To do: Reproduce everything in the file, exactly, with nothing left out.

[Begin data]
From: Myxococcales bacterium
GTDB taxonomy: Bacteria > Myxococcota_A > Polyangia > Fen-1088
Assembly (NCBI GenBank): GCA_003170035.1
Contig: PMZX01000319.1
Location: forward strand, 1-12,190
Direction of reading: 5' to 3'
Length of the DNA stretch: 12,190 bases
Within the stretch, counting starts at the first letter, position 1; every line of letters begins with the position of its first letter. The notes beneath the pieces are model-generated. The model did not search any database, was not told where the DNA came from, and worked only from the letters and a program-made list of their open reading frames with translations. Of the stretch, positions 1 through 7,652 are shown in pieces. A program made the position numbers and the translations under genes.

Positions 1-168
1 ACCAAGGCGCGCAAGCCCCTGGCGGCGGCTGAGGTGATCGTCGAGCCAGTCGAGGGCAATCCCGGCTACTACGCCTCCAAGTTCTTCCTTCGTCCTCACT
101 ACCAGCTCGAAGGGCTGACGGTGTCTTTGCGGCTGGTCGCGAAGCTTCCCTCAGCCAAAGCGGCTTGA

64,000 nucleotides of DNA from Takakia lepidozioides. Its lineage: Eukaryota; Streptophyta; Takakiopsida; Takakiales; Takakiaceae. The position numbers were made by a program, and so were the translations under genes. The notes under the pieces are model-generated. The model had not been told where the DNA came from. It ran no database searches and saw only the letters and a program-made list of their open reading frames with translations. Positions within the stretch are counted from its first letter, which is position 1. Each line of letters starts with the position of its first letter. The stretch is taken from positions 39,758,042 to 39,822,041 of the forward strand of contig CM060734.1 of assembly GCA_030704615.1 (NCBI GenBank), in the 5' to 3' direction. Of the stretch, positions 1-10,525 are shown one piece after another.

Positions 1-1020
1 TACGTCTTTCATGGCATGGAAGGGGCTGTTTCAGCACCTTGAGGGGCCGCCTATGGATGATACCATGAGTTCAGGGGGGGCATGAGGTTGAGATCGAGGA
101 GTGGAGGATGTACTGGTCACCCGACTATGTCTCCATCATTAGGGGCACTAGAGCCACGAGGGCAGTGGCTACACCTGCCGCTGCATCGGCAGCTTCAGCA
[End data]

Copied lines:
From: Myxococcales bacterium
GTDB taxonomy: Bacteria > Myxococcota_A > Polyangia > Fen-1088
Assembly (NCBI GenBank): GCA_003170035.1
Contig: PMZX01000319.1
Location: forward strand, 1-12,190
Direction of reading: 5' to 3'
Length of the DNA stretch: 12,190 bases
Within the stretch, counting starts at the first letter, position 1; every line of letters begins with the position of its first letter. The notes beneath the pieces are model-generated. The model did not search any database, was not told where the DNA came from, and worked only from the letters and a program-made list of their open reading frames with translations. Of the stretch, positions 1 through 7,652 are shown in pieces. A program made the position numbers and the translations under genes.

Positions 1-168
1 ACCAAGGCGCGCAAGCCCCTGGCGGCGGCTGAGGTGATCGTCGAGCCAGTCGAGGGCAATCCCGGCTACTACGCCTCCAAGTTCTTCCTTCGTCCTCACT
101 ACCAGCTCGAAGGGCTGACGGTGTCTTTGCGGCTGGTCGCGAAGCTTCCCTCAGCCAAAGCGGCTTGA

64,000 nucleotides of DNA from Takakia lepidozioides. Its lineage: Eukaryota; Streptophyta; Takakiopsida; Takakiales; Takakiaceae. The position numbers were made by a program, and so were the translations under genes. The notes under the pieces are model-generated. The model had not been told where the DNA came from. It ran no database searches and saw only the letters and a program-made list of their open reading frames with translations. Positions within the stretch are counted from its first letter, which is position 1. Each line of letters starts with the position of its first letter. The stretch is taken from positions 39,758,042 to 39,822,041 of the forward strand of contig CM060734.1 of assembly GCA_030704615.1 (NCBI GenBank), in the 5' to 3' direction. Of the stretch, positions 1-10,525 are shown one piece after another.

Positions 1-1020
1 TACGTCTTTCATGGCATGGAAGGGGCTGTTTCAGCACCTTGAGGGGCCGCCTATGGATGATACCATGAGTTCAGGGGGGGCATGAGGTTGAGATCGAGGA
101 GTGGAGGATGTACTGGTCACCCGACTATGTCTCCATCATTAGGGGCACTAGAGCCACGAGGGCAGTGGCTACACCTGCCGCTGCATCGGCAGCTTCAGCA